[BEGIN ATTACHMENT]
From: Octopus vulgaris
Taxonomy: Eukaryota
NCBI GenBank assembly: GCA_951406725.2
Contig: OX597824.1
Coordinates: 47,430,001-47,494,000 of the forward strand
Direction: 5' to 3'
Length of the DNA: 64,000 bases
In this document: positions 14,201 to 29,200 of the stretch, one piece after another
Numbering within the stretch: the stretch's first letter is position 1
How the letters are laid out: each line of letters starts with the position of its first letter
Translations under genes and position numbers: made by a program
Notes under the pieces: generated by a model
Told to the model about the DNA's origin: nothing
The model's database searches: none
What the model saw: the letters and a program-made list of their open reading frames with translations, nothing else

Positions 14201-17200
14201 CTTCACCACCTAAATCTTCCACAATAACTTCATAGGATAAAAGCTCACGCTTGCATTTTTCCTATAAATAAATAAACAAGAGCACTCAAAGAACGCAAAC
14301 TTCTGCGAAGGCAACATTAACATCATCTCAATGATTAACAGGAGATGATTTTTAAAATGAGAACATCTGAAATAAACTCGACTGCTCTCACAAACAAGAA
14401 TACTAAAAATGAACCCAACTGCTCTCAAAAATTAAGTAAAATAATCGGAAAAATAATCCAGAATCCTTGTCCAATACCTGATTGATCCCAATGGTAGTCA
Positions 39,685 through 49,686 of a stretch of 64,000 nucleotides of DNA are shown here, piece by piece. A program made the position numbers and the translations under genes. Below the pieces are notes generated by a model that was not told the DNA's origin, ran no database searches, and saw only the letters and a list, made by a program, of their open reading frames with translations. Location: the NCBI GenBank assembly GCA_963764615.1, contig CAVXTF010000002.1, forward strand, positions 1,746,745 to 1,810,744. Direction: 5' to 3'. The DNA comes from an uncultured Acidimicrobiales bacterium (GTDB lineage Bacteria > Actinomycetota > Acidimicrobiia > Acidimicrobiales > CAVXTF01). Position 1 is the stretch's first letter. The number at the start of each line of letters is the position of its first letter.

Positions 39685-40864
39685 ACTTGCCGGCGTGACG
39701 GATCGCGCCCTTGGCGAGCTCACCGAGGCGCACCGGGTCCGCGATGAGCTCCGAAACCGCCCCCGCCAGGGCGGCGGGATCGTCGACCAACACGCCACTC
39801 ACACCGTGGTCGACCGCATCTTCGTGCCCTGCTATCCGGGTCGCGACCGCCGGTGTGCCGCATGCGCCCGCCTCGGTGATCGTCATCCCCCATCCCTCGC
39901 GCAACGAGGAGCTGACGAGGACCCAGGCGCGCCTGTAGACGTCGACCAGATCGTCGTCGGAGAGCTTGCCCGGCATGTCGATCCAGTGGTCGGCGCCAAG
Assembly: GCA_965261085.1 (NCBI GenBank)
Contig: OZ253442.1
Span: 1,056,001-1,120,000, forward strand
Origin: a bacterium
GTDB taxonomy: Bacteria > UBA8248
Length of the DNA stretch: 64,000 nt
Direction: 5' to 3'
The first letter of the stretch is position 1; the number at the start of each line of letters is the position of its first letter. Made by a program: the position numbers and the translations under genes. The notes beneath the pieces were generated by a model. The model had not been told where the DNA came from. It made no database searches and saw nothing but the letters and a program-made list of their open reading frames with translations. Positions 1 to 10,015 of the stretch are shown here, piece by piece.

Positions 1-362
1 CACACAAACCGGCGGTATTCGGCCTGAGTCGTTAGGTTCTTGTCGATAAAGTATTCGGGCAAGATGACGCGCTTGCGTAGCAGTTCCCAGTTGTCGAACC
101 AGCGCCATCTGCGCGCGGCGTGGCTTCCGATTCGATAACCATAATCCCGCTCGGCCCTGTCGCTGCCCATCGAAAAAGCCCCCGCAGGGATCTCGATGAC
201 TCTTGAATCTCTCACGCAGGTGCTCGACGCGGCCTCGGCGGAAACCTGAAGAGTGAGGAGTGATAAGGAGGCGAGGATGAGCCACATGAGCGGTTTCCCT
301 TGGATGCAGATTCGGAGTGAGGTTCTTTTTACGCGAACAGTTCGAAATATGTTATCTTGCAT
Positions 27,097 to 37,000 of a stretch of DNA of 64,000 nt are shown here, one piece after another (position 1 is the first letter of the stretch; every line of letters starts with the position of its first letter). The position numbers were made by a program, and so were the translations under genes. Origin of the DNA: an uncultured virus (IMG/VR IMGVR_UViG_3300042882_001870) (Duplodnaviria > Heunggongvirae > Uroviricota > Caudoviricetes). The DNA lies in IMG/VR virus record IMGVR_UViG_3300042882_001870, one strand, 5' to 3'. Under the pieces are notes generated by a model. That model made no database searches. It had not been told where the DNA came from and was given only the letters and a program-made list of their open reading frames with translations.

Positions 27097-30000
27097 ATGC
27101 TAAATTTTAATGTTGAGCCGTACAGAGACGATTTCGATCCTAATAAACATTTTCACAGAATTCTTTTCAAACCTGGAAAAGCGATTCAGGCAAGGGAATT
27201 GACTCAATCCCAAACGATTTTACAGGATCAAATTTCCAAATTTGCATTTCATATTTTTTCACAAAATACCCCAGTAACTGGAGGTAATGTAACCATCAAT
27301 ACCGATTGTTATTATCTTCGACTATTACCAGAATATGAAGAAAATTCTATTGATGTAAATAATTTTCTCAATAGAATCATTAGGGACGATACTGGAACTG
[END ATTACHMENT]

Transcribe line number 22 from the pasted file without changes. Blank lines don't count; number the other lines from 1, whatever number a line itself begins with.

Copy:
39685 ACTTGCCGGCGTGACG